At some point, attention needs to turn away from the extreme circumstances and back to the vast majority of abortions which are done for financial, relationship, and lifestyle reasons.  There are over 900,000 abortions in the US each year and a very small percentage are performed for extreme circumstances.

Pro-choice Error #6:  Pro-life laws both fail to solve problems and create new problems.

First, abortion advocates claim that pro-life laws will not reduce the number of abortions.  However, the National Bureau of Economic Research found in August 2012 (here) that if abortion were prohibited in 31 states, the national abortion rate would fall by 14.9%.  That would save over a hundred thousand unborn human lives each year.  If the unborn were protected from abortion in all 50 states, the number of lives saved would be even higher.

Second, abortion advocates claim a health crisis would result from prohibiting abortion.  Yet, in 1965 (prior to Roe v. Wade) there were only 200 deaths of women from illegal abortions according to the Guttmacher Institute (here).  Every death is a tragedy.  However, it’s a gross mischaracterization to call 200 accidental deaths from voluntary procedures a “health crisis.”  Consider that women die from legal abortions now.  If abortion were illegal, there would be fewer abortions, and that may lead to a reduction in deaths of women. Also, the number of deaths from illegal abortions would be far fewer today due to advances in medical science over the last 52 years. Moreover, if  200 accidental deaths from illegal abortion–a procedure women choose–constitutes a health crisis, what would we call the deaths of 900,000 humans who are intentionally killed in the womb each year in a procedure they did not choose?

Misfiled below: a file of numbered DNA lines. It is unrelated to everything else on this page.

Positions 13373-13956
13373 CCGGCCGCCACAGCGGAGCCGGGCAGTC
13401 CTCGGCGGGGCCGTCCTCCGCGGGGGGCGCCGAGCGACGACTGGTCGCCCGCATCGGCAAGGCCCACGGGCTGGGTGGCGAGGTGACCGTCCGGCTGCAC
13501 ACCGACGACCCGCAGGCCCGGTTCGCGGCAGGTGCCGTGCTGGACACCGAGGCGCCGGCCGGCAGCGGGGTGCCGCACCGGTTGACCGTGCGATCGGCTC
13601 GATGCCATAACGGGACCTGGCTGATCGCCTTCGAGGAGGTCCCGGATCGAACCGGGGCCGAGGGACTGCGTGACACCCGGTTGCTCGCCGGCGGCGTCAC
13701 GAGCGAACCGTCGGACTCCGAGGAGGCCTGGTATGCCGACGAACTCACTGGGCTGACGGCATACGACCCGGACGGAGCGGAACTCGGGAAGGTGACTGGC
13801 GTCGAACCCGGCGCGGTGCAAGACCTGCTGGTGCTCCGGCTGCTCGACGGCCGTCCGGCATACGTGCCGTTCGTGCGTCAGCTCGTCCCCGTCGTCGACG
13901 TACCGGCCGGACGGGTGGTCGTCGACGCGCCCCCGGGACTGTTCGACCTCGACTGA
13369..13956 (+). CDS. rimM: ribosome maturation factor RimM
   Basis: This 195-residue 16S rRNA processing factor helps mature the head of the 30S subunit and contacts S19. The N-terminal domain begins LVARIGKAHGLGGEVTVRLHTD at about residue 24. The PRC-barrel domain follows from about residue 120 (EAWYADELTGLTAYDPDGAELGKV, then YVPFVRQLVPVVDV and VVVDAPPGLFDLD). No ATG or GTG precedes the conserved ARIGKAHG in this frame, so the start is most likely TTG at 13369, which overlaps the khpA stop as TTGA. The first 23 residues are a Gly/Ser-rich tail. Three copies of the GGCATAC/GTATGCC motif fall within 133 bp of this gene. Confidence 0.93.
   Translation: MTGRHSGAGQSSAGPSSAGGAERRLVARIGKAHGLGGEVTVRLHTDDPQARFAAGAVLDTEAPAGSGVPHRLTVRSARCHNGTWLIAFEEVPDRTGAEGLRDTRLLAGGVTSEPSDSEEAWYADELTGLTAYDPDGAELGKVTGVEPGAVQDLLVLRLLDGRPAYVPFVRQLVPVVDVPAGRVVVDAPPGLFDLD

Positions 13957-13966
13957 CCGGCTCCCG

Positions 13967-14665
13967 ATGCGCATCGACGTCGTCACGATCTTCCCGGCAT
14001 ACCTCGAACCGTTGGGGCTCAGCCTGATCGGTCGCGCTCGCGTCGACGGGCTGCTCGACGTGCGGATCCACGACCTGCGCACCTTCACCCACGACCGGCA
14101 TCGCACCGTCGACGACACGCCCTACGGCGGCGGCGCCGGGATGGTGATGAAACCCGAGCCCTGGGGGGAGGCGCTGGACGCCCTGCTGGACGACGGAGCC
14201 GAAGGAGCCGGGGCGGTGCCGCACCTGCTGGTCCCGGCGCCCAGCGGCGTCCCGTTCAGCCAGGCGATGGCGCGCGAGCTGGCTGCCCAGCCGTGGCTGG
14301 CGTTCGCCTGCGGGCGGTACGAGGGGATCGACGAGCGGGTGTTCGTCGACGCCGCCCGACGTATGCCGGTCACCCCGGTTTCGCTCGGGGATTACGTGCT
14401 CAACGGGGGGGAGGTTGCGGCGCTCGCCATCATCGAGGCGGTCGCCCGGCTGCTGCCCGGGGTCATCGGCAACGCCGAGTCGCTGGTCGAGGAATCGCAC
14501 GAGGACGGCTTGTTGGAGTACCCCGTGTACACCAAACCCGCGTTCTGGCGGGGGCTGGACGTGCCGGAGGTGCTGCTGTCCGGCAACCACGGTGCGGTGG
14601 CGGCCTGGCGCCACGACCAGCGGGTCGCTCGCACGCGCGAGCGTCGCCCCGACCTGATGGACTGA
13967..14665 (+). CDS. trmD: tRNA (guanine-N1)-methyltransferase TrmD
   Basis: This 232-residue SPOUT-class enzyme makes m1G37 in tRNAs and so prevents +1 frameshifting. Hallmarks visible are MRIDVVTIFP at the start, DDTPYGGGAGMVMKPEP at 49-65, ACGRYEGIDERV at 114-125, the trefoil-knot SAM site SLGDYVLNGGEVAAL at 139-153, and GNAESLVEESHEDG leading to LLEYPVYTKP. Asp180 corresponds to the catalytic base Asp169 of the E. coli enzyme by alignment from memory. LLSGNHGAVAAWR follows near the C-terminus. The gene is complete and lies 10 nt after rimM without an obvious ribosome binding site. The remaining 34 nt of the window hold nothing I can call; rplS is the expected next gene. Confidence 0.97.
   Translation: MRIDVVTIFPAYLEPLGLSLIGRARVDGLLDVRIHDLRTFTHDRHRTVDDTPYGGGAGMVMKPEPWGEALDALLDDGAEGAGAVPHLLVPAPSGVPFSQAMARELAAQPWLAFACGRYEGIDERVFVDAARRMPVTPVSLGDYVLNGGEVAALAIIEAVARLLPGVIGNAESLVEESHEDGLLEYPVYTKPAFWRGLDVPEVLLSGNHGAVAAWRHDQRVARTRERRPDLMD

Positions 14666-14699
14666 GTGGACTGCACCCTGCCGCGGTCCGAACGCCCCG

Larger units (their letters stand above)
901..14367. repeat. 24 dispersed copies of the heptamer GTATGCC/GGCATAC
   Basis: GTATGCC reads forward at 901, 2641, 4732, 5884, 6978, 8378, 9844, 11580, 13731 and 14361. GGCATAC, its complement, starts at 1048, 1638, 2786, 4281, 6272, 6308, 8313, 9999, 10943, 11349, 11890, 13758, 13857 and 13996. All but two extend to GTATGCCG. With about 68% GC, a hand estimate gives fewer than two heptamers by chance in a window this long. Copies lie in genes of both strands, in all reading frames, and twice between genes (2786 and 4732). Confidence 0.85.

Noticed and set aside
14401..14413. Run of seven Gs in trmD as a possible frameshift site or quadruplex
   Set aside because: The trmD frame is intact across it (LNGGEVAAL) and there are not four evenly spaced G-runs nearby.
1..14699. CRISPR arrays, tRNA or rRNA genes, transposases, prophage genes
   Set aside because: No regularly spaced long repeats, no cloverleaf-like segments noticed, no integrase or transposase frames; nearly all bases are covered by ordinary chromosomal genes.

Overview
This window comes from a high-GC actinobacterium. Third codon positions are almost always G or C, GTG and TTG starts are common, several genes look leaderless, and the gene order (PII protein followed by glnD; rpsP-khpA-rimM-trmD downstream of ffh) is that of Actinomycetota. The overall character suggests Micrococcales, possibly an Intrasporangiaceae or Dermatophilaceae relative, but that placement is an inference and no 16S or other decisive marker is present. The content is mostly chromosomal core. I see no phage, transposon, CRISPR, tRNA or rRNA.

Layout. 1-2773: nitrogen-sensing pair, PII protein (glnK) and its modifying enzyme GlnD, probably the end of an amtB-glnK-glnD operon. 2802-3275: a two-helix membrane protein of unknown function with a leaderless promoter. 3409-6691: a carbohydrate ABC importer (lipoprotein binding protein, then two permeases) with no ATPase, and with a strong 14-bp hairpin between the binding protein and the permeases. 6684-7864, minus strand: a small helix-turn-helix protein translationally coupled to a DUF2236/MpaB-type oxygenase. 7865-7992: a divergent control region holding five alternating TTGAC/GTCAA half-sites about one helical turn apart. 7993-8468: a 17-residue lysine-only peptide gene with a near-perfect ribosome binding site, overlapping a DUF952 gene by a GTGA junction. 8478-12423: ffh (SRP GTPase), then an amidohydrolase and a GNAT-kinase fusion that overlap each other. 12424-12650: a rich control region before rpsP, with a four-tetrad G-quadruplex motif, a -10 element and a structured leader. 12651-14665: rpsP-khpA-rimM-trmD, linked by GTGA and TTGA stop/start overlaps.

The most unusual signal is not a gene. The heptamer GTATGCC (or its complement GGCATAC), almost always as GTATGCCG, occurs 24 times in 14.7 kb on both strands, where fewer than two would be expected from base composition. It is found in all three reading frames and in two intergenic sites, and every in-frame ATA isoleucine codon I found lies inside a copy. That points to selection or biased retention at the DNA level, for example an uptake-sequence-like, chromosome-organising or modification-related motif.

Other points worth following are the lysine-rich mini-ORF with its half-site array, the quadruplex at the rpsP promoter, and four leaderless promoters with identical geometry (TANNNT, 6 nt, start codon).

Third, abortion advocates claim that pro-life laws will put huge numbers of women in jail for abortion.  The fact is, prior to Roe, abortionists were prosecuted, not the women who procured abortions.

Pro-choice Error #7:  Pro-life laws impose moral or religious views on others.

The pro-life position doesn’t depend on moral or religious views.  The case for life can be stated just as sincerely and powerfully by an atheist or agnostic as it can by a person of faith.  The pro-life position is based on science which tells us that the product of conception between two humans is a new human. The obligation of all governments is to protect the rights of all humans, the most basic of which is the right to be protected from being killed.

Whether it’s a conversation with family, friends, classmates, or acquaintances, supporters of protection for the unborn can respond with clear and reasonable answers to pro-choice arguments. Science and truth are on the pro-life side.

IFI is partnering with pro-life advocates to put up pro-life billboards throughout the Chicago metro area with the simple and bold statement “Abortion Takes Human Life,“ but we need your financial partnership to make this a success.  Can you help with a tax-deductible donation to this campaign?

Chris Iverson
Chris Iverson assists pro-life leaders to strategize, organize and mobilize for effective advocacy. In 2016, Chris led the effort in the Chicago area to reach 8.8 million views of the message “Abortion Takes Human Life.” He began his pro-life work in 2004. He has organized pro-life overpasses, pro-life billboards, sidewalk counselling and a variety of protest events.  He has been interviewed for radio, television and print news. Chris was a pro-choice atheist until the age of 20 when, after discussing the topic of abortion with a friend, he became a pro-life atheist.  Later, Chris became an evangelical Christian.  These experiences...